I found this big, photo-packed book at the Cumberland Miners’ Memorial with a little hand written sign saying, that if the buyer wished, one of the authors would sign it! Such modesty from Betty Griffin whose writing career started late in life when she had to finish a book her husband did not complete before he died.
I noticed in this engrossing history, activist women seem to live long, productive lives. I checked the directory of women included and was pleased to find friends long gone and even a spunky relative who died recently at ninety-five, active until the end.
With its many personal stories, information on unions and support groups, and a good background chronology commentary from the media of the day interwoven with the history of general labour struggles in BC since the beginning of coal mining in 1849, this book is an invaluable addition to our history.
We need to be reminded of the oppression of the robber barons, their friends in government, the use of scabs, and the brutality of police against peaceful demonstrators and workers trying to save their homes. Sadly, some things have not changed much. But the tenacity and courage of our foremothers is an inspiration. I love all the personal details and honest perspectives in the interviews of so many unsung heroines of our time!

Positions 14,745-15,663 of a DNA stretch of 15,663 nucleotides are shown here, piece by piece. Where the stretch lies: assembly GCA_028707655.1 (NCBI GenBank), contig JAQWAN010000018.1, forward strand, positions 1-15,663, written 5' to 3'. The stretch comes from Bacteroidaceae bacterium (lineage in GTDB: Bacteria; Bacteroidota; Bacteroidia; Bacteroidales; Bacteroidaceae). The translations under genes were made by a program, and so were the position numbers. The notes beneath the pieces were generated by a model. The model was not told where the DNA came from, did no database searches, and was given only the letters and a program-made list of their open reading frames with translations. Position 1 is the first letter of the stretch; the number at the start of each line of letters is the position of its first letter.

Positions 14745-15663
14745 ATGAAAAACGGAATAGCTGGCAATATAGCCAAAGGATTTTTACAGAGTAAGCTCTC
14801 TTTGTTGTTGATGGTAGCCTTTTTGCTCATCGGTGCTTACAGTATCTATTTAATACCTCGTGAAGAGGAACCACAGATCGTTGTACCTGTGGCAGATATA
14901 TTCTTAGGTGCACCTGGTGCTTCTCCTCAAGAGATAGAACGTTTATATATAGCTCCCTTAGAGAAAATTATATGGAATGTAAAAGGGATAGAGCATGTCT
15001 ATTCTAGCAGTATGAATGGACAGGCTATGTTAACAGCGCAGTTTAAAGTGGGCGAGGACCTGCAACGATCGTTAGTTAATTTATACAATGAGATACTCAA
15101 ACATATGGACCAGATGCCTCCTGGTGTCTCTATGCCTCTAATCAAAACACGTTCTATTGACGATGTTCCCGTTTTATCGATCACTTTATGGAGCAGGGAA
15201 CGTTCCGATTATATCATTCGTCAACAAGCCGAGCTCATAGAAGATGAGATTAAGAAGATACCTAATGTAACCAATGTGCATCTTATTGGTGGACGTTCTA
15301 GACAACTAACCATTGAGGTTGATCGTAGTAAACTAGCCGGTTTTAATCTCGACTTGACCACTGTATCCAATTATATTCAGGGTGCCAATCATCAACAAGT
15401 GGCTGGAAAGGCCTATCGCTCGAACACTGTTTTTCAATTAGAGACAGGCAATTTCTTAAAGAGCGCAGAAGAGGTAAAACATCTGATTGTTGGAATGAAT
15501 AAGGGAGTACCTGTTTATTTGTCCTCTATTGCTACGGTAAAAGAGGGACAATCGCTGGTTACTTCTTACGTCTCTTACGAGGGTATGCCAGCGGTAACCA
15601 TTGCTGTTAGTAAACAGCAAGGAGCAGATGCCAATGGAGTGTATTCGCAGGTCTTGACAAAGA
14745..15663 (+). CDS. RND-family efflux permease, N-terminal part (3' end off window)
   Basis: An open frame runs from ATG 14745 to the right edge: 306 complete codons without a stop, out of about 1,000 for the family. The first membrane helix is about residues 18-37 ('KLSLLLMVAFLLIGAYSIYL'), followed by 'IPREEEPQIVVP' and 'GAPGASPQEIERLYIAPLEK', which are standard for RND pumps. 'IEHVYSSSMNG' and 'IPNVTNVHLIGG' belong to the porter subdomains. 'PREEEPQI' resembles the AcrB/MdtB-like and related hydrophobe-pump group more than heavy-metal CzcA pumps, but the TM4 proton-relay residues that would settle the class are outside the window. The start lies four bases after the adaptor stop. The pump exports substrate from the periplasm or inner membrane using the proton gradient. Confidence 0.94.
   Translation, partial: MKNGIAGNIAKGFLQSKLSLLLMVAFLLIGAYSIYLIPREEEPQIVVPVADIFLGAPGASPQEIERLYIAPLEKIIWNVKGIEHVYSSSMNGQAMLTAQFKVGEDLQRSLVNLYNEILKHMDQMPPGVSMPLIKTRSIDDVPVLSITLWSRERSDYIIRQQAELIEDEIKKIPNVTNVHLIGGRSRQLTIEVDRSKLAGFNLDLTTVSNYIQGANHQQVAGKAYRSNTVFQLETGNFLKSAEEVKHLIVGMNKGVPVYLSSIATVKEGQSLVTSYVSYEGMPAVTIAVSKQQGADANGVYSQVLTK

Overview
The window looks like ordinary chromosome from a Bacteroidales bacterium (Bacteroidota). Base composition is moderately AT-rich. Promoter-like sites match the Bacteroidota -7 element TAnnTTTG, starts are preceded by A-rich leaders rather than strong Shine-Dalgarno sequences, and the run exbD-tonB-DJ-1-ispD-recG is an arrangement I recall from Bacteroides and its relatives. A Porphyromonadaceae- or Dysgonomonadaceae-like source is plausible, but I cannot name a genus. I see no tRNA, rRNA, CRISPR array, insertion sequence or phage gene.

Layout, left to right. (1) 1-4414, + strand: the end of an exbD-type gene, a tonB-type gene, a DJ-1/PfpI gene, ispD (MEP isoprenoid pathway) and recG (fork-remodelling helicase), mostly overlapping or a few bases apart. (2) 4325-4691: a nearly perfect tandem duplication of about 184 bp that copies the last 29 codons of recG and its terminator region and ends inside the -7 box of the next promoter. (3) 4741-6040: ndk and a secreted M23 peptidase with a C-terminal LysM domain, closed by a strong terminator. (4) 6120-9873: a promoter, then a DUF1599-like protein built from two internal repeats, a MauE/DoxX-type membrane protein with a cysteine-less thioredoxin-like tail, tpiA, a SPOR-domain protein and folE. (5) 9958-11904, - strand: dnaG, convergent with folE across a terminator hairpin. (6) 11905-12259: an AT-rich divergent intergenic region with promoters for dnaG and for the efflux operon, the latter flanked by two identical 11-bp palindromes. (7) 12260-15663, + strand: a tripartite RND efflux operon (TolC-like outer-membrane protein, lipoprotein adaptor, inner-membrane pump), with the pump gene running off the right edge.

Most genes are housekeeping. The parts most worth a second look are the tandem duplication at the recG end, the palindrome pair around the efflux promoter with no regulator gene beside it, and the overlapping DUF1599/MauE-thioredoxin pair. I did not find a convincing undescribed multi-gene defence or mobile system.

Women organized to support their husbands in the days before married women could be employed and went on to organize themselves when they did work in the wage economy and when their labour was necessary to the war effort. They also had to fight reactionary elements within unions and society on the issues of equal pay for work of equal value, the right to work in male-dominated jobs and the post-war conservatism that tried to force women to give up their gains and leave the work force.
From fish to Paul Robeson, from housing to relief work, nutrition to first nations, peace to violence against women, racism to plywood factories, the stories are a revealing indictment of injustice in our time.
The book continues up to the present and notes that one hundred years after the Retail Clerks union was formed, in 2002 we finally had equal pay for work of equal value legislation –a struggle that many of us still active can be proud of. La Lucha Continua!